Tuesday, 24 December 2013

Friends remembered


Christmas post, final delivery

Peter’s rose. A long-flowering, deliciously scented scented ‘climber’ about five foot high.
I have forgotten the real names of many of my plants. I do remember who gave me them, where and when. Peter’s rose came from Peter Williams who lives down the road. Tony’s rose was given to me by rosarian and former colleague Tony Thompson, known to the students as AJT. 

Tony’s rose. This shrub rose thrives in all of my four gardens! It is a free standing shrub with a very long season of flowering.
The interesting thing about both these roses is that they are on their own roots. Any suckers are welcome! Most of my roses are rooted cuttings and I see that the superiority of  plants from cuttings rather than budding for many, but not all roses, is starting to be recognised. Propagation by budding (grafting) is arguably more for the benefit of the producer rather than for the consumer!

Tony’s rose ten days before Christmas

Peter’s rose also ten days ago

10 comments:

  1. I've been thinking of trying cuttings from the shrub roses on the plot but as they seem prone to black spot maybe it is a pointless exercise.

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    1. Neither Peter's or Tony's rose is prone to blackspot, Sue
      I have most success with ripened shoots in September but you will remember my post last year when I inserted six ten inch shoots of Tony's rose and treated them like hardwood cuttings as you would on the plot. In my post about chickens roosting (!) I reported one fine new plant that grew.

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  2. I am glad to see I am not the only one who likes roses on their own roots. In my case I knew several years ahead that one day we would be leaving our garden for the new place we were building and so over the years made cuttings of just about all my roses. I am not particularly gifted as a propagator so I will at most get one new rose for half a dozen cuttings but with time I transferred most of my rose bushes to the new garden. I am still doing cuttings but it is because I like doing it (and I am cheap). Nowadays, I often have more than I can use so I give them to friends. Some come from cuttings easily, some are difficult. Ballerina is the easiest I have ever tried. Apparently, rose bushes on their own roots do not get as large. I am not sure that is true. One consideration, important for us, is that they are more resistant to cold.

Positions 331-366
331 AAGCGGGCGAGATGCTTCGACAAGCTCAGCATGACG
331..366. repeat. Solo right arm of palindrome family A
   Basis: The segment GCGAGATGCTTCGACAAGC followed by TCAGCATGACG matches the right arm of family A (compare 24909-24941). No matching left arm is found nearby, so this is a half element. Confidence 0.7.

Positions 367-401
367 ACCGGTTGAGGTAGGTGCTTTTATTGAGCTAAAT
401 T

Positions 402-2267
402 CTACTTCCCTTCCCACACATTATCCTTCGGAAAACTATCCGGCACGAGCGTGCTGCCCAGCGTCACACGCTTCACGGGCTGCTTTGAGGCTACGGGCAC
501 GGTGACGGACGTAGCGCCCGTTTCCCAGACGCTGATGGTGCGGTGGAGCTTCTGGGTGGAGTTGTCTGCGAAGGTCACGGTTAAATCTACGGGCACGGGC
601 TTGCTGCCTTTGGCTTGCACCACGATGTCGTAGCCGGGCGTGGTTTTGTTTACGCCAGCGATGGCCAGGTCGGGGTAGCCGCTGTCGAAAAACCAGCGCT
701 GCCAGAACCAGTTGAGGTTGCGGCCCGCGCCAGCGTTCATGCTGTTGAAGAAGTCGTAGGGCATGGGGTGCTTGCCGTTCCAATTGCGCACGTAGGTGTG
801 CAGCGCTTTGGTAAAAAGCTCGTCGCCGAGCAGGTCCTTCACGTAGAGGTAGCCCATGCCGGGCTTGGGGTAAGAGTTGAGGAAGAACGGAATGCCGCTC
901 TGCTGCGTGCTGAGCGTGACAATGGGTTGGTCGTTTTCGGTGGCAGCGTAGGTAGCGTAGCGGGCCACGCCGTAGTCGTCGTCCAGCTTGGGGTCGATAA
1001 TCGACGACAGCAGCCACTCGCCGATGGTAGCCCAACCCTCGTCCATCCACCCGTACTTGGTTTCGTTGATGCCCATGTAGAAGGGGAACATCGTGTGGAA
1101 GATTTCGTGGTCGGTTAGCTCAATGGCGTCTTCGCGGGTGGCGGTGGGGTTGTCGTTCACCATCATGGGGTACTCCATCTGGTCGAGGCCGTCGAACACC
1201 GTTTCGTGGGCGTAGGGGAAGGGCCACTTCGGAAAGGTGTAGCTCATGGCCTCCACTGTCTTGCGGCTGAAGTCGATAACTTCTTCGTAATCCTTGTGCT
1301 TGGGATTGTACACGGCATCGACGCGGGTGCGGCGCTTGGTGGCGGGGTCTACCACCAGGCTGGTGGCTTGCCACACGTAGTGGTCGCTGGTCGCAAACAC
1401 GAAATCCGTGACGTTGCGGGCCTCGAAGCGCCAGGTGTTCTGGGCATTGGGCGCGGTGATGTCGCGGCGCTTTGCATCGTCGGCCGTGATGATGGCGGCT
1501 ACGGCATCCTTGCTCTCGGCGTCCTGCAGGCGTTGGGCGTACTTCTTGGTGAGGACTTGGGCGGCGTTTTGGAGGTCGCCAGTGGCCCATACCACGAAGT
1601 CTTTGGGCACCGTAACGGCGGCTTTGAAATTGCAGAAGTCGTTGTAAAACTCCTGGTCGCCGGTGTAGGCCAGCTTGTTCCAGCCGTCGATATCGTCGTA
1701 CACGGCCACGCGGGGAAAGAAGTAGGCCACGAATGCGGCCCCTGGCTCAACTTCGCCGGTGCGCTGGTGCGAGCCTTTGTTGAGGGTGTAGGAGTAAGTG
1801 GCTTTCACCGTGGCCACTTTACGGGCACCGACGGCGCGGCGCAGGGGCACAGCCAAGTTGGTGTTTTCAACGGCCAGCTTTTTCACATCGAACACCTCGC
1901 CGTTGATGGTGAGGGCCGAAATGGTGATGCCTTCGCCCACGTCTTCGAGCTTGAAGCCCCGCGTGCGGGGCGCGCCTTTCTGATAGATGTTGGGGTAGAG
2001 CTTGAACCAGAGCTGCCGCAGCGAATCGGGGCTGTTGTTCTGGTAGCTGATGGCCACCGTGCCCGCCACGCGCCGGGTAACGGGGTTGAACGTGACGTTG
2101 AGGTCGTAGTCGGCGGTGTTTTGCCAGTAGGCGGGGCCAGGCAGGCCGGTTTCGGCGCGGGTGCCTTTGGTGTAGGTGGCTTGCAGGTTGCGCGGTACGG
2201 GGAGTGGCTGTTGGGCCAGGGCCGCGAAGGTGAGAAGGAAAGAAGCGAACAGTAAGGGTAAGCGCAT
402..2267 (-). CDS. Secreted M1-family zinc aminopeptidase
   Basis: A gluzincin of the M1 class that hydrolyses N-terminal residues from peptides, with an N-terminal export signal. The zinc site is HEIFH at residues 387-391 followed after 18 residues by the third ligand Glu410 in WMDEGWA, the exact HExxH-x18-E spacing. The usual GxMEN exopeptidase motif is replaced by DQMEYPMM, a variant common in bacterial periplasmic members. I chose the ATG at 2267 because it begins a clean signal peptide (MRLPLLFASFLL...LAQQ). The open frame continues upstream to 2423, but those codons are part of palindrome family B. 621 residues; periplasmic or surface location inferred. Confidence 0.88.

Merry Christmas

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    1. Interesting to get your experiences Alain. And if one in six root that's brilliant - its just as easy to stick in twenty as it is one - as long as you have the stock!
      I have had an Iceberg thriving in Bolton Percy cemetery for over thirty years now on its own roots..
      As to the size, different varieties have their own vigours, some will be bigger, others smaller I would imagine, Just like apples when for example a dwarf rootstock will hold
      back a vigorous Bramley - perhaps you do not grow Bramley over the 'pond'

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    2. It is funny you should mention Bramley because where we live there are hundreds of "wild apple trees" (seeded by animals, mostly in ditches). Last year, a neighbour told me about the best apple in the neighbourhood. She was right, it was a very nice apple. We do not have Bramley but when I started looking up this " wild" apple, the look and description of the taste were just like Bramley. It must be close. I expect that at some point in the past someone planted a Bramley somewhere around here. It used to be an apple producing area but no longer is. However there are abandoned orchards all around. Anyhow, I took a lot of cuttings which I plan to graft in the spring. I already have a similar apple I grafted 5 years ago and for the first time this year it produced.

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    3. In one of my old posts I mentioned how the locals around here used to graft on to wild apples in the hedgerows early last century so they could gather future food later. (put apples in the search box at the top -which still works!

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  3. Good to see you challenging the "received Wisdom" as usual, Roger. Some of the established practices are anachronistic now. I only have tow roses, and one of them suffers a lot from Black Spot, but although it loses its leaves every year, it always produces a second flush, and flowers well.

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  4. Those are some beautiful shots of your Roses you captured. Hope you have a wonderful Christmas.
    Cher Sunray Gardens

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  5. As you say Roger, probably budding is preferred over cuttings more for the benefit of the producer being a matter of numbers. I did some budding and like most horticultural jobs it certainly stretched your back and, as the work is too fiddly to wear gloves, which I didn't normally, it could be hard on the hands!

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  6. The attraction to the commercial grower is that he needs less stock (One bud) and he does not need special propagation facilities such as glass and propagation environments. They also get the budding done very quickly. To much bending for we pensioners Rick!

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